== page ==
iPhone Hysteria: Page 2

(Page 2 of 3)

Another huge issue is that Apple hasn't announced built-in Exchange connectivity, so businesses will completely ignore it. Okay, I know what I'm about to say is going to traumatize a lot of people, but I feel it must be said: Exchange is not the alpha and omega of messaging and groupware. Those of you with the vapors, please, do sit and drink some cold water.

Related Articles
Mac and PC Installation Hell: Just Say No

Top 10 Mac Productivity Enhancements

iPhone and Steve Ballmer

Using Vista and Linux on a Mac, Part One

FREE IT Management Newsletters

Seriously, I work in an Exchange shop, I know how important Exchange connectivity can be, but again, we don't know the full story, and even if Apple doesn't ship it with an Exchange client, so what? Prior to Windows Mobile 5, Exchange 2003, and AKU3, Over The Air (OTA), connectivity on Windows Mobile devices was, well, I'll be nice and say it was "sub-optimal". Goodlink didn't become a wildly popular product because out of the box OTA access to Exchange was the bomb-diggity on Windows Mobile devices and Treos.

As well, with Microsoft pushing Web Services as the "new" way to connect to Exchange 2007, and the fact that Apple is shipping a decent browser with the iPhone (certainly better than what's shipped up through Windows Mobile 5, and infinitely better than what comes on Treos), there's going to be at least one way that will be mildly tedious, and a potentially not-tedious way to talk to Exchange.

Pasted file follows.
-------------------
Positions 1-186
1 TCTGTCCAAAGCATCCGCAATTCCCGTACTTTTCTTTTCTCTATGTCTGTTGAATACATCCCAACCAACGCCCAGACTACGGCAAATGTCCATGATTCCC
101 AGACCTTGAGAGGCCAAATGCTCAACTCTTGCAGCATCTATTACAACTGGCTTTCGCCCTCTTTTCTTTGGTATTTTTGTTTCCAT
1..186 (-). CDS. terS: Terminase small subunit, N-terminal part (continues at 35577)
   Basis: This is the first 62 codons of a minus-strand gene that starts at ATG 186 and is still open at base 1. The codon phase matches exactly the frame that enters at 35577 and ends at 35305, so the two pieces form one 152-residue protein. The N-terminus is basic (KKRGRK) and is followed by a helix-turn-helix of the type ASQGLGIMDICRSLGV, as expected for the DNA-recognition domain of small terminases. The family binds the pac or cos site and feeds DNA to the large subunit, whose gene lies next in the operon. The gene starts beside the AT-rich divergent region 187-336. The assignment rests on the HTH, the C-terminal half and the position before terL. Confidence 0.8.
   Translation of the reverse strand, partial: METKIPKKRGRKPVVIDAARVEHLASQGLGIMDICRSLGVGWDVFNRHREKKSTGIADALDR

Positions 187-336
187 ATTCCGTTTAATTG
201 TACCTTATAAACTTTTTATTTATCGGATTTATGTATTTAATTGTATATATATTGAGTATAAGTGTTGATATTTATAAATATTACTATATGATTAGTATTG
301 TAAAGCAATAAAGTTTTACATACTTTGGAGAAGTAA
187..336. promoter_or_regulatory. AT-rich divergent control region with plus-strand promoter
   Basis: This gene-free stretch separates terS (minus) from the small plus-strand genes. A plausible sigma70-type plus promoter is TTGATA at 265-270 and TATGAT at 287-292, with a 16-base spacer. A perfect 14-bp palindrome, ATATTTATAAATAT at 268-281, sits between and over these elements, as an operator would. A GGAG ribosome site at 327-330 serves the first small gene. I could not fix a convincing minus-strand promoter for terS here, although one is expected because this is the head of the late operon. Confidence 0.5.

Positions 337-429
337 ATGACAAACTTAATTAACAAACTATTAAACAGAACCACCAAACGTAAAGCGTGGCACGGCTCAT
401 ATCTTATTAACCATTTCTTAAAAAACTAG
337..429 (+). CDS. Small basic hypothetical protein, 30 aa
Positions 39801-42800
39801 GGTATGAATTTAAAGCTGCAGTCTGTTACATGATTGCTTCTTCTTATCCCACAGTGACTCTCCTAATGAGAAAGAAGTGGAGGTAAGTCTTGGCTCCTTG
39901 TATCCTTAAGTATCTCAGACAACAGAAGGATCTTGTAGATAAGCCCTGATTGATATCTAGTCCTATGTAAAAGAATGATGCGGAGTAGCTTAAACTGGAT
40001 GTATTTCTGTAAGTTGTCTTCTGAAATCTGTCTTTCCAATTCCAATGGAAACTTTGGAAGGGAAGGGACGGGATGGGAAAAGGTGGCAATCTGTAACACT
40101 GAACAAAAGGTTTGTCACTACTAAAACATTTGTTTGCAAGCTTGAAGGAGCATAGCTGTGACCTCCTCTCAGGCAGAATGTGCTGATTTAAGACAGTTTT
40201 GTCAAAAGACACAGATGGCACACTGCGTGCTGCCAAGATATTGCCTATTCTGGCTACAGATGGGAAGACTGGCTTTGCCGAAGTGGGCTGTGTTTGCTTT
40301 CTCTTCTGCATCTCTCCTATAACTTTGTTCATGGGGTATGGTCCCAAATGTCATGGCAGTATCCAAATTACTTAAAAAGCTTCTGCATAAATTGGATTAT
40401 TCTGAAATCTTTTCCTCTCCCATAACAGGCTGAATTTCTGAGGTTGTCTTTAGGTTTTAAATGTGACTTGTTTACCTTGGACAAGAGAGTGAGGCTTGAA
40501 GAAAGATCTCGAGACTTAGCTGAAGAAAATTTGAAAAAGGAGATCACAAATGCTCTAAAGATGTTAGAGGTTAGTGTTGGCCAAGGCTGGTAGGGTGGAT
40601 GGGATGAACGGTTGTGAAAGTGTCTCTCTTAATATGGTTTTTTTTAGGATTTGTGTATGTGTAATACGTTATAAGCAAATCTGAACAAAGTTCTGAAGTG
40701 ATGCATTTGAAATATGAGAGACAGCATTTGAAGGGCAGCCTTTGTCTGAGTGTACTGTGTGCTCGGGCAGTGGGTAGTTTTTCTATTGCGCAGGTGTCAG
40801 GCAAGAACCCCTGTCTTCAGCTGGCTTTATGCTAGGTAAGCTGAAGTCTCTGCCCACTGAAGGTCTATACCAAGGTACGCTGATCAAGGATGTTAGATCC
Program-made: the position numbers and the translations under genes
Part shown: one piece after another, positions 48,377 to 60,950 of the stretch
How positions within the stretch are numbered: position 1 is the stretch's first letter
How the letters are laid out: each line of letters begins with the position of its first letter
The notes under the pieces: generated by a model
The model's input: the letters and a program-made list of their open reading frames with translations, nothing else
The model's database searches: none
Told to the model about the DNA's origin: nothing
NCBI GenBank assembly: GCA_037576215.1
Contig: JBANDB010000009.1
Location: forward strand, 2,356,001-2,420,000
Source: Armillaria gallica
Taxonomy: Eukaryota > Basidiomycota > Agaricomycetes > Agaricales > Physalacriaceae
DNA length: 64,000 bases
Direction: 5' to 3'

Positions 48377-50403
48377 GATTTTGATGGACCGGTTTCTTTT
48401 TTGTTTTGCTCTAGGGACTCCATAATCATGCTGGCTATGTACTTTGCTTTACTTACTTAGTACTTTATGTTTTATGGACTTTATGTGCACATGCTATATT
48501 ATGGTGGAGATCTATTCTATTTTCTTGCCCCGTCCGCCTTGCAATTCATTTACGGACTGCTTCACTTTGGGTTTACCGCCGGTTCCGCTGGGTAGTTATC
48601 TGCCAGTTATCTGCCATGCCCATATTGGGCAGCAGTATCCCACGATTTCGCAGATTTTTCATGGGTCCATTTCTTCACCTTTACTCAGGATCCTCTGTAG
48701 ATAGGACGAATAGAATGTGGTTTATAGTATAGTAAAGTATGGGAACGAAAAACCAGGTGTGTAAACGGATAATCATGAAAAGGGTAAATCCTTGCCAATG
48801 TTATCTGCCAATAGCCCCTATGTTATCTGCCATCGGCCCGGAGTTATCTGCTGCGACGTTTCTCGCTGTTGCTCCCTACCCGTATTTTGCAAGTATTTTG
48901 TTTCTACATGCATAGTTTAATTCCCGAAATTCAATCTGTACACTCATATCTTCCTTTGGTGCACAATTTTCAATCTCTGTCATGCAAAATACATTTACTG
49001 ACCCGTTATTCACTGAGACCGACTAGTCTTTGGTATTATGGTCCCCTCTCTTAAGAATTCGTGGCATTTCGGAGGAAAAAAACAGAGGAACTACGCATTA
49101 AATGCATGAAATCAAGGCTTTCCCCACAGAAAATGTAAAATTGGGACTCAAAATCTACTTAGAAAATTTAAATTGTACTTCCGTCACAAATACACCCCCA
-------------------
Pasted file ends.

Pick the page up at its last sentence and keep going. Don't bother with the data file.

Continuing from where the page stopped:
However, there is a rather huge amount of people who want email and web access on their phone, and don't give a ding-dong about Exchange connectivity. They want something more than what you get with say, a Razr, but they either don't have, or don't need, Exchange connectivity. For them, the iPhone is a great device.

The price is a non-issue. The iPhone is hardly the most expensive phone ever released in its class. I paid, with rebates, about $400 for my PPC-6601, and when the 6700 came out, it certainly wasn't dirt cheap. If you remember when the Razr first appeared, they weren't exactly giving it away in boxes of Tide either.

Same thing with not having an SD I/O or other memory card slot. First, it comes with 4GB or 8GB of storage, which is huge, even now, for a smartphone. Secondly, I have a phone with a SD slot. I've had the same 1GB card in there forever, mostly because it's in use a lot, and getting the stuff off of it onto another card would be a rather huge pain in the keister. But the truth is, it's been all the storage I need. Sure, if I listened to a lot of music, I'd need more, but then I'd also need a bigger battery. That's a heck of a tax for what my iPod already gives me.

Page 2 of 3

Previous Page
1 2 3
Next Page

0 Comments (click to add your comment)
Comment and Contribute


(Maximum characters: 1200). You have characters left.



IT Management Daily
Don't miss an article. Subscribe to our newsletter below.

By submitting your information, you agree that datamation.com may send you Datamation offers via email, phone and text message, as well as email offers about other products and services that Datamation believes may be of interest to you. Datamation will process your information in accordance with the Quinstreet Privacy Policy.